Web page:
One of the best films of 2022, this Shudder exclusive stars Maika Monroe (It Follows) as a woman who has moved to Romania with her husband Francis (Karl Glusman). Without much to do and unable to speak the language, she starts to get paranoid that someone is watching her from across the courtyard. Stylish and riveting, Watcher is a must-see.
* The Wolf of Snow Hollow
Runtime: 1h 25m
Director: Jim Cummings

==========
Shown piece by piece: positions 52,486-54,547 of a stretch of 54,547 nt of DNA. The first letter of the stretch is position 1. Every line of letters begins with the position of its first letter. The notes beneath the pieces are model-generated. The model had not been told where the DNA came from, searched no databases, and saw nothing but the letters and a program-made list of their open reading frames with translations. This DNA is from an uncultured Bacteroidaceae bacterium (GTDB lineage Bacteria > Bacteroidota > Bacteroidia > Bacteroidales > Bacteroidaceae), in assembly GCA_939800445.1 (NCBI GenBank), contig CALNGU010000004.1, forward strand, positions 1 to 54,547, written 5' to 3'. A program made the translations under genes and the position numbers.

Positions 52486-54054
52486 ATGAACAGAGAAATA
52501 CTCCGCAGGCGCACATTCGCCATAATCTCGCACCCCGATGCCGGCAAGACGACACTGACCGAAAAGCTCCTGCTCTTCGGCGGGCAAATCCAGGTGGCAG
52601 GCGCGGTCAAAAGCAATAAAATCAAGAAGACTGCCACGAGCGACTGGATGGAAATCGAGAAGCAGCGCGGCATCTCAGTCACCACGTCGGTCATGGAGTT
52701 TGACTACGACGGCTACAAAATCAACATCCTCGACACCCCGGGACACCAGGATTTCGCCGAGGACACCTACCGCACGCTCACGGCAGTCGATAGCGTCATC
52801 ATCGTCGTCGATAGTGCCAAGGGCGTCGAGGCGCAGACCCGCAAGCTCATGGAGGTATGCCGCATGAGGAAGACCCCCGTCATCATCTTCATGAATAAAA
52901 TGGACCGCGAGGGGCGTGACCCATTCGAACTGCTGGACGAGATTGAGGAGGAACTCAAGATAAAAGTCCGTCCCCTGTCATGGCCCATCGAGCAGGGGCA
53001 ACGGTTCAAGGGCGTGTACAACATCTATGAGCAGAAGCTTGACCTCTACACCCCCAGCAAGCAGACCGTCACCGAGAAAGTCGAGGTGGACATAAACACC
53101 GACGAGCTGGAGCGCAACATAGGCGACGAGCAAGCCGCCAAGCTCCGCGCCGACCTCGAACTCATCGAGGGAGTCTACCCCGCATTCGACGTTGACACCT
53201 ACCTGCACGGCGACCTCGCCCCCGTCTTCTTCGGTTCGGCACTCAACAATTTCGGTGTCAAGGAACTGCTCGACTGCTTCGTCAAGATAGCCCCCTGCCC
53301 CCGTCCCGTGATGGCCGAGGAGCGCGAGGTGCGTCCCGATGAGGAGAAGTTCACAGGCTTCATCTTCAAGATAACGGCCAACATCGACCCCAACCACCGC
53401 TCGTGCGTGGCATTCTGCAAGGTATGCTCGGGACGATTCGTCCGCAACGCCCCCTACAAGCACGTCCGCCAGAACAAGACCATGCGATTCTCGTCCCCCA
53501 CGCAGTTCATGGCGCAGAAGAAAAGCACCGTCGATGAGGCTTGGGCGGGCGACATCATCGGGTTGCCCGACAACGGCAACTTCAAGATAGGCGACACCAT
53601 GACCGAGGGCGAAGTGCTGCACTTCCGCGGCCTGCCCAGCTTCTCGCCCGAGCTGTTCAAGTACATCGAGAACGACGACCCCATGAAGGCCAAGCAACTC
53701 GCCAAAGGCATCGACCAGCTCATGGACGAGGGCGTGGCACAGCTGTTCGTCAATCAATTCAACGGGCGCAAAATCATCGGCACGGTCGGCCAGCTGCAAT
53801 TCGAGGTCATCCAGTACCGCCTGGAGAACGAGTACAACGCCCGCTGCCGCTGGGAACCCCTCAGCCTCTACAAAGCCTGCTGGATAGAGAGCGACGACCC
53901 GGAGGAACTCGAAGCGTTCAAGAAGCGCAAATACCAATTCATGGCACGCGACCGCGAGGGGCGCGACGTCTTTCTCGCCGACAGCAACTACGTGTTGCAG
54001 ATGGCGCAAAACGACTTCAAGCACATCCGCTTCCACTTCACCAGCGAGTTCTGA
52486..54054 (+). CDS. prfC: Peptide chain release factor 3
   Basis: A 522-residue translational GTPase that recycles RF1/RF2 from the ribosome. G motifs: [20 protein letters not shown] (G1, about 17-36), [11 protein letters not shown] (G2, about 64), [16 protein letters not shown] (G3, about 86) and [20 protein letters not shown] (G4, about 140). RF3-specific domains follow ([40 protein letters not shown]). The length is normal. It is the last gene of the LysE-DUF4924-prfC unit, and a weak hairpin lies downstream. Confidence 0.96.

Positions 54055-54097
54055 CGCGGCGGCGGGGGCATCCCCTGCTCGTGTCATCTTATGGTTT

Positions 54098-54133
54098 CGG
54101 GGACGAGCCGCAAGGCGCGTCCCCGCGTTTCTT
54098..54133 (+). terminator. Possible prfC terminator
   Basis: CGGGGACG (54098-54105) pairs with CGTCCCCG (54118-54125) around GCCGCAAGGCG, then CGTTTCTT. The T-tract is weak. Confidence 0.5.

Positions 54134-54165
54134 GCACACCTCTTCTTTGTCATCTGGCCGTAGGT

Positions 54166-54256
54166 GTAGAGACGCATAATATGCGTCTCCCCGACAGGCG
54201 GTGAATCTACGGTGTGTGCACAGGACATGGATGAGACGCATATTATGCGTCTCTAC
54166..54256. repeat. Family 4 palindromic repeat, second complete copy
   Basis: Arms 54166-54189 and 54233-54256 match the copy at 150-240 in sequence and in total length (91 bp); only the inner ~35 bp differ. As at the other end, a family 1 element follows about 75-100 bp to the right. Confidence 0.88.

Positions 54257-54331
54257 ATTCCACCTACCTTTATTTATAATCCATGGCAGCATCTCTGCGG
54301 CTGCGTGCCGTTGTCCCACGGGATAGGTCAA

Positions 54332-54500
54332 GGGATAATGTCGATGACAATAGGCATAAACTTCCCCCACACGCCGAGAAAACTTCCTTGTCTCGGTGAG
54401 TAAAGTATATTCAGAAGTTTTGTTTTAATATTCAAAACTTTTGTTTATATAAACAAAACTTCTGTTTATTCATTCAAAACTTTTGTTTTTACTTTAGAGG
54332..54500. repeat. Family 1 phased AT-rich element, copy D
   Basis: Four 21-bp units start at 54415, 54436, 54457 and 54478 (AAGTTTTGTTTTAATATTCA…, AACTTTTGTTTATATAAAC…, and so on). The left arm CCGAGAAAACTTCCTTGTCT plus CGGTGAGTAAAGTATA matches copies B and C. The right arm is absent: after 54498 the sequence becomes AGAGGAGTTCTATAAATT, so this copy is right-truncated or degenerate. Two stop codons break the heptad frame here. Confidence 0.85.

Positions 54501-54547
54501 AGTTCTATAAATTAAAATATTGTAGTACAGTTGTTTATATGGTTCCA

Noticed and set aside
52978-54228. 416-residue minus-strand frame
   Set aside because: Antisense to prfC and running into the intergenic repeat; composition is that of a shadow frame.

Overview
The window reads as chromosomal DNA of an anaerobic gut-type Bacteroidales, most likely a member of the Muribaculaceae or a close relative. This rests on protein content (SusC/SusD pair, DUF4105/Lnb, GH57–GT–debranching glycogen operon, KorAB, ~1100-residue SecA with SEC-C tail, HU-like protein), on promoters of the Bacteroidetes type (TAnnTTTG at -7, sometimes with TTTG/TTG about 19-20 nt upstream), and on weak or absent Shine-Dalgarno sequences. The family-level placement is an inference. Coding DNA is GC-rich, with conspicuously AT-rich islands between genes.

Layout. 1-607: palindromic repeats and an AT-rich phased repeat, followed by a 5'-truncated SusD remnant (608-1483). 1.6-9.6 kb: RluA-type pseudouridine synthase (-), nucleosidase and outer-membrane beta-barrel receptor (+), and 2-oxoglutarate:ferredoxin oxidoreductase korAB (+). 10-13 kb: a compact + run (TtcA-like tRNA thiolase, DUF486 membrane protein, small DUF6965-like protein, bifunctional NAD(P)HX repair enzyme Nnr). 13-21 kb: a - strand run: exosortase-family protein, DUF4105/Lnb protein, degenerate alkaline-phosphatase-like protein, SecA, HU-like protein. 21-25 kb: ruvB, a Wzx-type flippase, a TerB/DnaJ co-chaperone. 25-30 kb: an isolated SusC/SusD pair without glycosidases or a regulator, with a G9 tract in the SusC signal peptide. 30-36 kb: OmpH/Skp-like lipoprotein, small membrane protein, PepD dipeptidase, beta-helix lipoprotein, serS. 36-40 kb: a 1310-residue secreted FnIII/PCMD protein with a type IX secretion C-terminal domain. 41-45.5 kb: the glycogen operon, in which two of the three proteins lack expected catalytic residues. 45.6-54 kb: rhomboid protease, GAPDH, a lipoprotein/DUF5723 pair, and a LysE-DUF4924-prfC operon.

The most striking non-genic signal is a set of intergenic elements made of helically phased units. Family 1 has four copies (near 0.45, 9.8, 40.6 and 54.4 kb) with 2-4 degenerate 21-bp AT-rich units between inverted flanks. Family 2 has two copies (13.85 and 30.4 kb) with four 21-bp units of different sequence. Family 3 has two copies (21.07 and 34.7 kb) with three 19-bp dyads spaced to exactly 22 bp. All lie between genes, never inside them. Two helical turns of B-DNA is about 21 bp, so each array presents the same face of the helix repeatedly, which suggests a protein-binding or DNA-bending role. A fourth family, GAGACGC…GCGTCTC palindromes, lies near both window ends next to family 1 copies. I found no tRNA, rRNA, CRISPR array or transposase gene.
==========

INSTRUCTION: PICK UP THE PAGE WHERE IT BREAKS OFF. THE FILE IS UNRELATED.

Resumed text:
The director of The Beta Test wrote, directed, and stars in a film that kind of feels like what would happen if the Coen brothers decided to make a werewolf movie. Yeah, it’s that good. He’s an average cop in a smalltown who has to deal with a failed marriage and troubled daughter when he’s confronted by some bizarre murders in his town. It also features one of the final performances of the great Robert Forster.